I love to work geometric problems, and my sister gave me a practical one – everyone has to wrap packages. This problem also fits in nicely with my interests in origami and paper engineering.



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21 Responses to Gift Wrapping Math

  1. Pingback: Yet More Gift Wrapping | Math Encounters Blog

  2. TJ says:

    Your a genius , you made my day with this equation. Merry Christmas .

  3. Beatrice Kondo says:

    Thank you! I kept looking at the original equation and wondering how it could be an equality. The fact that it is not was tripping me up!

    • mathscinotes says:

      That was what threw my sister for a loop. I see all sorts of formulas on the web that contain typographic errors.

      Thanks for reading my post.


  4. Simon Wigzell says:

    I am terrible with maths so this is really useful 🙂 If I a box that was 82mm x 112mm x 43mm and had to wrap 200 of them - how much paper would I require? (presuming it is 700mm wide and 3000mm long)

    • mathscinotes says:

      No problem. I get that you should buy 5 rolls of wrapping paper, assuming 10% waste.


    • Sarah says:

      I’m purchasing some vintage wrap for a “decoration” for a birthday party. Want to wrap a box in the vintage wrap. The sheet is 8.3 sq ft. What size box would this fit?? So I use all of the wrap??! Thanks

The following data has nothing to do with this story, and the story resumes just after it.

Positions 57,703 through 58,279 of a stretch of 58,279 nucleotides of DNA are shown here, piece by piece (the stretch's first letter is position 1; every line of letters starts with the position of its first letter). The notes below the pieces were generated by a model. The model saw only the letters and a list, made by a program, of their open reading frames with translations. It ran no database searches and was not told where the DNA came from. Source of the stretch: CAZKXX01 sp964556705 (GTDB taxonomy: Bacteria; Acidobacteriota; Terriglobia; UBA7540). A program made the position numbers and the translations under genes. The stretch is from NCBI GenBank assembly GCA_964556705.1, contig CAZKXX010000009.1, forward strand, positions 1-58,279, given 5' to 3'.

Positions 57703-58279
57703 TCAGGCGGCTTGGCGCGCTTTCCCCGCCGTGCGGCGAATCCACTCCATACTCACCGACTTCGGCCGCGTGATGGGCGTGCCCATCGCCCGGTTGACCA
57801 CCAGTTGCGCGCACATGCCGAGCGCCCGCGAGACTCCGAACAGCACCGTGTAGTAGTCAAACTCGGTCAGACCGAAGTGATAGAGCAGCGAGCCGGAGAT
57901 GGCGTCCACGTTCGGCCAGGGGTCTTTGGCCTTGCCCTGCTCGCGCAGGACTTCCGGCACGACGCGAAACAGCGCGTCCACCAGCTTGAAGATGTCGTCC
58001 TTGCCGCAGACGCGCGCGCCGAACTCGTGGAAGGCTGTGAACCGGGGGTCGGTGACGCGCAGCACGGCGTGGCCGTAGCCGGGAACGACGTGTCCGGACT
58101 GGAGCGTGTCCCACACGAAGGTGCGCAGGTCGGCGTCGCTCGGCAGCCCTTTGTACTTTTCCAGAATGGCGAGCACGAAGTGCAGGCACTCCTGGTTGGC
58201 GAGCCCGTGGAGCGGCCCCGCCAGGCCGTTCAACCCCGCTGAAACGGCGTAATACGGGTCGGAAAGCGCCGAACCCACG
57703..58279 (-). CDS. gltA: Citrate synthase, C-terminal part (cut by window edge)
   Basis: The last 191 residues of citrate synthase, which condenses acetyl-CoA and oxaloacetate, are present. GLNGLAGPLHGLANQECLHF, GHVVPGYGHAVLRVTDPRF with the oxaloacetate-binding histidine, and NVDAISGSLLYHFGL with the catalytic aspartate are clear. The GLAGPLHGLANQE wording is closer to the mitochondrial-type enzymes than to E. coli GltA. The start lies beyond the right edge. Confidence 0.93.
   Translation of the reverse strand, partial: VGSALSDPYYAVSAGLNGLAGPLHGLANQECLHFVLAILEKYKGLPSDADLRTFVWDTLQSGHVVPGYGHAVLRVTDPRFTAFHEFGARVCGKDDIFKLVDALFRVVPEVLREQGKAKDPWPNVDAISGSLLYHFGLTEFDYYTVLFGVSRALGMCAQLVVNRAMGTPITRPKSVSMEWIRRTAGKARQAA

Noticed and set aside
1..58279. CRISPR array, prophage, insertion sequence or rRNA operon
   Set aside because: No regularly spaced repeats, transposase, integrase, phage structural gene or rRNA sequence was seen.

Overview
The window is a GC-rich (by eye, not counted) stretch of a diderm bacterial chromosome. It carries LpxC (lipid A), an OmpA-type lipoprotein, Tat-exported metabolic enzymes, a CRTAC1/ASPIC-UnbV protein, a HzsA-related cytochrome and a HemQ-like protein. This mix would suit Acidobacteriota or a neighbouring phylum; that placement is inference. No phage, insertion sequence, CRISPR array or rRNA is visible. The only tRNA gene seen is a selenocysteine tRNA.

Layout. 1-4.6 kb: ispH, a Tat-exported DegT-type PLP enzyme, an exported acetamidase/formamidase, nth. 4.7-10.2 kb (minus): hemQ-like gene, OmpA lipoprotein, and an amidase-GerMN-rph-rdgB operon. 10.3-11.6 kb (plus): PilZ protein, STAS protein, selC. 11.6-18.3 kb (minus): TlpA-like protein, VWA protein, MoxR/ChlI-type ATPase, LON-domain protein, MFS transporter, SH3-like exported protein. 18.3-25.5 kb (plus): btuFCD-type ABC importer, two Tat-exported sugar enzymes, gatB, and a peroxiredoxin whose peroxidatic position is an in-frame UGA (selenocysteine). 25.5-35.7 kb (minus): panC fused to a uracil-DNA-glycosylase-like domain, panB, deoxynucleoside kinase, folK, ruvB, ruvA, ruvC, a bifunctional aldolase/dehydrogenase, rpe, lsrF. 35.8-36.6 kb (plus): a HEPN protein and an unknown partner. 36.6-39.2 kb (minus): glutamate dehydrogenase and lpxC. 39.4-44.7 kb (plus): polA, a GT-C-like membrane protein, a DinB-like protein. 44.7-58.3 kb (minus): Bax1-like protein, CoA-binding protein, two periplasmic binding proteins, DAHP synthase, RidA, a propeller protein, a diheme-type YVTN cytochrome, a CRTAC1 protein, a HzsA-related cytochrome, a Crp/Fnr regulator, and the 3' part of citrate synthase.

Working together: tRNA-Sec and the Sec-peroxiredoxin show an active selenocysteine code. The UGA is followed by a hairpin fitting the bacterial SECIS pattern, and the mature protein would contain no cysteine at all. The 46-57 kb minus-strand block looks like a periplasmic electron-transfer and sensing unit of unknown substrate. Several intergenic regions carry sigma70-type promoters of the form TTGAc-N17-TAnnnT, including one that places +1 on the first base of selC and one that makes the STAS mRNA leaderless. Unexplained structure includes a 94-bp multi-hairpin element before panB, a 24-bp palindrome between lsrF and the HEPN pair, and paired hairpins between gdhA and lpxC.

5. alok says:

    It doesn't seem that the width constraint is correct above. It is essentially taken as a square root of total area. So if width has to be as much, symmetrically the height has to be as much (since you could rotate the paper 90 degrees), and hence all we are saying is that the desired square paper must be embedded in any rectangular paper we choose. One should be able to do with lesser width (and greater length to make up for the area) paper.


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  7. Catsya says:

    I downloaded the spreadsheet so I could take it with me to shop for the right wrapping paper for a rather large rectangular box (18x8.5x25). It appears that there’s a problem with the width constraint much like the person Alok pointed out above. I was getting frustrated because nothing seemed like it was going to fit my box but I ended up purchasing a large long roll of wrapping paper that your formula insisted wasn’t going to work. Not only did it work, I had a lot of leftover paper.
    Anything I should check on or change for the next time?

  8. m says:

    This looks great! I can't quite get my head around it though so perhaps you could lend me a hand? If a box is 172mm x 160mm x 65mm and 500 need to be wrapped... how much paper do I have to purchase?

    The paper would supposedly be bought in rolls of 0.7m x 10m.

    Thank you so much in advance!

  9. John says:

    I’m doing an investigation into this exact topic although a bit more expanded than this, using a graphically dynamic model. I understand most of how you have derived the formula, generally using Pythagorean theorem for the edges? But I’m not sure why you divide by sqrt2, especially in terms of the second equation.

  10. Mysha says:

    I am still having trouble understanding the rectangular-base box formula, can you explain how Sara Santos got that formula. Thank you for the visual representations, it helped a lot for the square-based box formula.